I Wrote a Song, But It’s Not Mine Anymore


Over twenty years ago, I wrote a song.  At the time, I took great solace from a Libby Roderick song that moved through our women’s circles.  How could anyone ever tell you, you were anything less than beautiful?  (Thanks, Libby, for all that musical courage, all these years.)  I wanted to use those lyrics in my novel about the woman comedian, Nessa Allen, of my current Blessed by Silliness re-write labors.

This blog is not about copyright, despite the title.  But even then I knew I couldn’t use Libby’s song in my novel without a bunch of legal rigmarole.  I set out to write one that would have the same feel.  At the time, I was a para-transit bus driver, spending the bulk of my human interaction time with elderly, disabled, and developmentally disabled folks.  During breaks, I worked out this song, singing to an empty bus.  After it was done, I could always see my passengers’ loveable faces whenever I sang it.

The words to the song:

You are more than beautiful, you’re loving and you’re kind

You are more than wonderful, you’re precious and you’re wise.

You’re everything that anyone on earth could ever be,

Air in the sky, salt in the sea.

You are a miracle to me.

I suspect that most of the people who read this blog entry know these words, and the notes and rhythm of this little song as well. (Because we are still only a small intimate group. If you read this and don’t know me, I’m shocked.  Shocked! I tell you!  But, welcome to my life, and my song.)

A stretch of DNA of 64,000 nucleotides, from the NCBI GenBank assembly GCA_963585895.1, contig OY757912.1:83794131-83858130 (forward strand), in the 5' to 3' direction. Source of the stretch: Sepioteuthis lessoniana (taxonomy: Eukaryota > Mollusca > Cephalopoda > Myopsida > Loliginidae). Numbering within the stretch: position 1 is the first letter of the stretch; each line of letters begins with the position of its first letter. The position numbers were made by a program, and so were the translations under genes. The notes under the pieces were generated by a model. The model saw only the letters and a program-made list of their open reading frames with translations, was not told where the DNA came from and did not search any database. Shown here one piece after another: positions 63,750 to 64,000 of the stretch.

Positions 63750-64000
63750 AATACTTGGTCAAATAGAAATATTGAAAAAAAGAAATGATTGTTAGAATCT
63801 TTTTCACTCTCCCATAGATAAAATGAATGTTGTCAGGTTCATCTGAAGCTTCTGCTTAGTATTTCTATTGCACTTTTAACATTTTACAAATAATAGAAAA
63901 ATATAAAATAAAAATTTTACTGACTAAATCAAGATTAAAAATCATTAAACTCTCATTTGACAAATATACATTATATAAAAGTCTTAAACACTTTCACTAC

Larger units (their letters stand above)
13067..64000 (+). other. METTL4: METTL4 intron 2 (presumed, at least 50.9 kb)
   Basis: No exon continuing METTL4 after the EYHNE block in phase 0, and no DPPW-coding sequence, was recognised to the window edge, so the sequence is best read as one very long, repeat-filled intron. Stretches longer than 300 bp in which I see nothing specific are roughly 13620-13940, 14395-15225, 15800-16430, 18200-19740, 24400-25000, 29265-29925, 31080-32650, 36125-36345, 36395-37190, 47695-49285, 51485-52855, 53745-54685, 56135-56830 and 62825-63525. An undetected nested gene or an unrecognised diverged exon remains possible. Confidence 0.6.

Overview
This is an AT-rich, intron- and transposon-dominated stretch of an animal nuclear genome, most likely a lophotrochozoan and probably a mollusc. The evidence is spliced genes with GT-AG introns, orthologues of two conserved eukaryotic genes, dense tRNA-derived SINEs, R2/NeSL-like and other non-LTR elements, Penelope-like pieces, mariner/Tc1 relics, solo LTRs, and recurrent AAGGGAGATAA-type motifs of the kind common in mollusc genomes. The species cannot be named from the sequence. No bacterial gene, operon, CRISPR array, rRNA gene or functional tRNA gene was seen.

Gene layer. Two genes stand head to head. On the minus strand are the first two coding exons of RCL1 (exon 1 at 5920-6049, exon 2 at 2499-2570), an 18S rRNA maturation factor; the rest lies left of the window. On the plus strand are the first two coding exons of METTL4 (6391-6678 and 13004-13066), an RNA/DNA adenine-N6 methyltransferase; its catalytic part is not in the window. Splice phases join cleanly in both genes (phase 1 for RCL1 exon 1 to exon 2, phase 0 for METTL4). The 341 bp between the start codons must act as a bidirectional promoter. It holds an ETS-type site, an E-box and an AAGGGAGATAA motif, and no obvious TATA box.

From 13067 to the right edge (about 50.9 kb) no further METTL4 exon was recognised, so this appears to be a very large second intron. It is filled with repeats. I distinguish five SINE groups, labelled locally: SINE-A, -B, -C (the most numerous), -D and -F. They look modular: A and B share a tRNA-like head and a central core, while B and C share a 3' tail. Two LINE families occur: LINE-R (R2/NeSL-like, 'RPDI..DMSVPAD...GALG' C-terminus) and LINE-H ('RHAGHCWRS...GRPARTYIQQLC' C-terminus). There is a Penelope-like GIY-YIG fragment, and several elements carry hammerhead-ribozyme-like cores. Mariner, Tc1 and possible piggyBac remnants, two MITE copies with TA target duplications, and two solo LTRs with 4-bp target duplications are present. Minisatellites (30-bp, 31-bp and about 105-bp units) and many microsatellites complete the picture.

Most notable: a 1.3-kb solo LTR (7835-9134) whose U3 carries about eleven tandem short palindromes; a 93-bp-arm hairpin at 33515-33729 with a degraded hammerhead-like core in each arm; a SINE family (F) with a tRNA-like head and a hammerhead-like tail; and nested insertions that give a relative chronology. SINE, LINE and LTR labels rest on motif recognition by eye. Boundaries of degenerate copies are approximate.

What I am learning about this blogging publishing world, is that NOW, as of this posting, this song is legally copyrighted.  So it is “mine” legally.  But I have given it to so many people, so often.  Like love, the magic penny, it keeps on being more.  I’ve sung it to individual people, on the bus and since.  For birthdays, for Quaker gatherings, at memorials.  Five years ago, when my sweet Will was dying, I sang it for him every day.  Last week, I sang it for Doris, just after her spirit left her body.  Last weekend, I sang it for my friend with Alzheimer’s.  She loved it the second and third times with the same sweet amazement as the first time. “For me?!” she said. Yes! Yes!! YES!!!

Recently, after all these years, the song got its title.  Pansy’s Song.  Pansy, nee Violet, is Vanessa Allen’s DD sister.  So, you would think this would settle then, the question of whose song is this? if only in the fictional “reality.”  But no.  Duke Day, the famous singer, wrote it for Pansy, or so most of the family thinks, but sister Vivian thinks he wrote it for her.  Sylvia, Duke’s biggest fan, believes he wrote it for his dead wife, Nancy.  I give up.  Legal rights are kind of meaningless in this silly debate.


I Wrote a Song, But It’s Not Mine Anymore — 1 Comment

  1. You are so kind. I wish I could be near all the b’hammers I love. I’m alive & well, but you’re too far away for me to make the trip. I love having news of you. Martha

Leave a Reply

Your email address will not be published. Required fields are marked *